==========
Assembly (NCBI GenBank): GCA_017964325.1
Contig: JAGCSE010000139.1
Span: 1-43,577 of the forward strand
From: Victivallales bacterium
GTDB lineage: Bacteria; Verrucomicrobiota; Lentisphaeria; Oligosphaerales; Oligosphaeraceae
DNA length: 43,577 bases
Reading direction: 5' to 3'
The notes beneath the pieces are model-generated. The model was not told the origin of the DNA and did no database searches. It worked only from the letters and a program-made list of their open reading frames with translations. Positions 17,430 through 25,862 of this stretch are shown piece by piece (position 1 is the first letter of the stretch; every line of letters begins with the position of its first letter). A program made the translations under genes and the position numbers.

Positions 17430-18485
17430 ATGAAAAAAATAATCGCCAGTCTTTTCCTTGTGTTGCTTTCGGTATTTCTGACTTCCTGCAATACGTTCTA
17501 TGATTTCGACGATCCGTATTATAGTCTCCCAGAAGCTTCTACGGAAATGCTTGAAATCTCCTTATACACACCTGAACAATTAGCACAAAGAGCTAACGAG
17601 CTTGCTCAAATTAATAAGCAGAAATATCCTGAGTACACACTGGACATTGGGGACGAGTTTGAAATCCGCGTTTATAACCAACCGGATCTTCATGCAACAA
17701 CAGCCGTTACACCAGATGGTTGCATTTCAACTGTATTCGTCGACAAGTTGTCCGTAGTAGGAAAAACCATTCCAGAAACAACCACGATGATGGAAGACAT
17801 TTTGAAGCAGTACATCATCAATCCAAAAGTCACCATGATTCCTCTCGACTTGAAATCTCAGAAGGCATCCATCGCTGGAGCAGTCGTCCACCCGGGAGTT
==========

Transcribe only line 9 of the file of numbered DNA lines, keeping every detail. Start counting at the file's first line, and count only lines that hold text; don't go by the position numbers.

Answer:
Positions 17430-18485